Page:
On the contrary, some social liberal, fiscal conservatives care more about social issues than economic ones. Progressive single-issue voters who value fiscal conservatism would likely choose a Democratic candidate who aligns with their beliefs instead of a Republican who wants limited government.

In 2016, 64% of people who favor gay marriage voted for Clinton. If gay marriage is the most important issue to a fiscal conservative, it makes sense for them to vote for that belief over their economic one. If economic policy is more important to them than gay marriage, they may fall into the 29% of people who voted for Trump.

It comes down to whether voters prioritize social or economic issues because it’s impossible to prioritize both. Social liberalism and fiscal conservatism are fundamentally and diametrically opposite. To be socially liberal and fiscally conservative is to ignore the impact of capitalism on social issues.

It’s not possible to be anti-racist without being anti-capitalism. It’s not possible to be anti-homophobia without being anti-capitalism. It’s not possible to be pro-liberation without being anti-capitalism.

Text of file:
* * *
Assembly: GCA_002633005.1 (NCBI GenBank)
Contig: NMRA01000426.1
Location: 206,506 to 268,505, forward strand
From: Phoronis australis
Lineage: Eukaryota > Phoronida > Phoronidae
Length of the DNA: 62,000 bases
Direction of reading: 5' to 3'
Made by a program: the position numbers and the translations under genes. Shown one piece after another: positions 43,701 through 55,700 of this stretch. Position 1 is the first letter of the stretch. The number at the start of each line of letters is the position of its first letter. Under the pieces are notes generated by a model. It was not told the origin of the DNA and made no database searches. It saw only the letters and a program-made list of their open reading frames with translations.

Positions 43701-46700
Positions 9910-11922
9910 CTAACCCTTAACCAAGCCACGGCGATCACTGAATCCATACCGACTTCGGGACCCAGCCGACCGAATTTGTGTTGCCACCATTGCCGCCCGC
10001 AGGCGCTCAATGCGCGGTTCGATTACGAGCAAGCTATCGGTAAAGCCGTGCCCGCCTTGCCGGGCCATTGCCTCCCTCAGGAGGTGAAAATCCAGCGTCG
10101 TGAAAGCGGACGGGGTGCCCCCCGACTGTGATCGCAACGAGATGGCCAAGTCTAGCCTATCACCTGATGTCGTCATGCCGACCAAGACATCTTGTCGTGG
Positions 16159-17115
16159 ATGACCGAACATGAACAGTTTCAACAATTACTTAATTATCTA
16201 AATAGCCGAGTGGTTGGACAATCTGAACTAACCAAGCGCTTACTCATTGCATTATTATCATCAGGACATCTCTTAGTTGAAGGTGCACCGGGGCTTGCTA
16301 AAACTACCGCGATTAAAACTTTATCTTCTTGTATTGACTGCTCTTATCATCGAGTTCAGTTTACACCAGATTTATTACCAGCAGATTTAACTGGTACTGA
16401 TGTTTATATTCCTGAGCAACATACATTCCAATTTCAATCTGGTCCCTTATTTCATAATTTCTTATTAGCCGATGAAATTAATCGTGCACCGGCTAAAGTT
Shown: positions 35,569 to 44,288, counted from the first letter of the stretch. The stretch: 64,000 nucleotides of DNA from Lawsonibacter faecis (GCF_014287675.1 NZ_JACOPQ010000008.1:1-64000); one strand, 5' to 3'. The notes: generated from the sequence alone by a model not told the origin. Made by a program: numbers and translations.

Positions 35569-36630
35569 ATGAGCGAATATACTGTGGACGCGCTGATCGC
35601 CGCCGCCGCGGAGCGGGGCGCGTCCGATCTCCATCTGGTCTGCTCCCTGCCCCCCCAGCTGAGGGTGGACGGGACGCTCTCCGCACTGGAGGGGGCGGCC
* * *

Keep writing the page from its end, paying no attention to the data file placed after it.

These systems are fundamentally rooted in capitalism, making each issue an inherently economic issue. To ignore that fact is to ignore the plight of people fighting against those institutions.

“Capitalism is a system that depends on exploitation,” University of California, Riverside professor Edna Bonacich said. For capitalism to function, there must be economic disparities that most often impact people of color. Capitalism doesn’t allow for equal opportunity. It aims to profit off the labor of the working class.

Racial capitalism is a “technique for exploiting Black people and for fomenting the hostility of working-class whites toward Blacks, so as to enable white capitalists to extract value from everyone else,” according to the New Yorker.